Insurer survey reveals major shifts in asset allocation
A new survey from independent investment consultancy, bfinance, has revealed changes in insurers’ investment portfolios spurred on by long-term pressures and the ongoing effects of the COVID-19 pandemic.
The 2022 bfinance Insurance Investment Survey polled close to 90 insurers in 20 countries with a combined investment portfolio exceeding US$5 trillion, and highlighted shifts in asset class exposures, risk profiles, resourcing/headcount and environmental, social and governance (ESG) approaches.
The survey found that 61% of respondents expect to enter unfamiliar asset classes over the next 18 months, with popular options including Emerging Market Debt, Private Debt, Private Equity, Infrastructure Debt and Infrastructure Equity. Just under two-thirds of respondents also plan to cease fixed income allocations, while 59% plan to increase allocations centred on ESG.
With the pandemic making returns difficult for investors, the survey also highlighted how 68% of insurers have increased allocations to alternative investments other than real estate and have increased their risk exposure, with 73% saying they wish to continue increasing risk in portfolios.
“This is our first dedicated survey focused specifically on insurers, in recognition of the major changes taking place within this sector and our own work for more than 75 insurer clients globally,” Neil Holmes, Director of Insurance Client Consulting at bfinance, said.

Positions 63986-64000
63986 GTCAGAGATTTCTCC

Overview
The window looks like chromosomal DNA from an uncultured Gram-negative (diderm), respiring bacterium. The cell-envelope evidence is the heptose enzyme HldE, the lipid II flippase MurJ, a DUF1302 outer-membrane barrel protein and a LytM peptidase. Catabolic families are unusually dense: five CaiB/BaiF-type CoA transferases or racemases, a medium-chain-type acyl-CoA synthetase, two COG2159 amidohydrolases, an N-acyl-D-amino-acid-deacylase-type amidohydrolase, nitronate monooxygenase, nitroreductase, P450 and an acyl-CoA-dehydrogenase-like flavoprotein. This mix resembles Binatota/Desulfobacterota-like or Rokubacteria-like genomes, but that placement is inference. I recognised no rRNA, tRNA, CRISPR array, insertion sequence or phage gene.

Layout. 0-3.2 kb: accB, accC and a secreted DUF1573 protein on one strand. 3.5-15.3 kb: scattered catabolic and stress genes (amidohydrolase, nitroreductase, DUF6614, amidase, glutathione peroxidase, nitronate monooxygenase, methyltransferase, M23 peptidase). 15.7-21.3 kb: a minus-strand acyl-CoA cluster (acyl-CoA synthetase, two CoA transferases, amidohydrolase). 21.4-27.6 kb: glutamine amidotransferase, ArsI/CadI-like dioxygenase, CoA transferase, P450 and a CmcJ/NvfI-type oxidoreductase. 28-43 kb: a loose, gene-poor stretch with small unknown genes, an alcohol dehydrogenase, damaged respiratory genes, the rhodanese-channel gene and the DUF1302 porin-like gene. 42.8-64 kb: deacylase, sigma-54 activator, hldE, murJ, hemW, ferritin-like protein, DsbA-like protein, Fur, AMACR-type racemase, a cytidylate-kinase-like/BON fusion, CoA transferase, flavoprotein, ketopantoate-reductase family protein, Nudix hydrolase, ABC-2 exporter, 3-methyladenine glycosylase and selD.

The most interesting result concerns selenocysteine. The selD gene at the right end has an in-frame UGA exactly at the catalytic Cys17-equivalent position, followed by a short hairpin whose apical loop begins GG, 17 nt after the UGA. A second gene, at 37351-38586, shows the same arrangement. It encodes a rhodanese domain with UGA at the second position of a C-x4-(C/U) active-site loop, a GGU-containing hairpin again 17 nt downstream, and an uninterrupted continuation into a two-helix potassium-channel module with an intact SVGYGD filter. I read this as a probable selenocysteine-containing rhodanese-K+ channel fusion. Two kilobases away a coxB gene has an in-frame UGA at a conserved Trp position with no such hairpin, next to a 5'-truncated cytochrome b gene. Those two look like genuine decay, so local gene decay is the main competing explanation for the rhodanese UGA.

“The findings showcase insurers’ increasingly diverse investment portfolios and very significant evolution in ESG investment approaches.”
The survey also highlighted how the insurer community is also feeling the effects of the industry’s ESG overhaul. Just over 70% of insurers have integrated ESG factors into the investment process, up from 32% in March 2020, and 76% complete negative screening, up from 45% in March 2020.
Nearly one-third of polled insurers responded that they intend to stay “ahead of the curve on sustainable investing”, as more than half of insurers now consider Diversity and Inclusion an important issue as part of their investment activities and only 7% of insurers responding that ESG is a “low priority issue”.
The results also indicated a large disconnect between North America and the rest of the world regarding Net Zero commitments in investment portfolios, with 24% of global respondents putting these in place so far and 40% planning to do so, but 0% of North American respondents making a similar pledge.
“Insurers in Australia and across the globe have been innovating to improve investment outcomes against a challenging macroeconomic backdrop,” Frithjof van Zyp, Senior Director, Client Consulting at bfinance (Australia), said.
“The results confirm a continued focus on ESG, movement away from fixed income towards ‘alternative’ investment strategies, and the increased use of external managers.”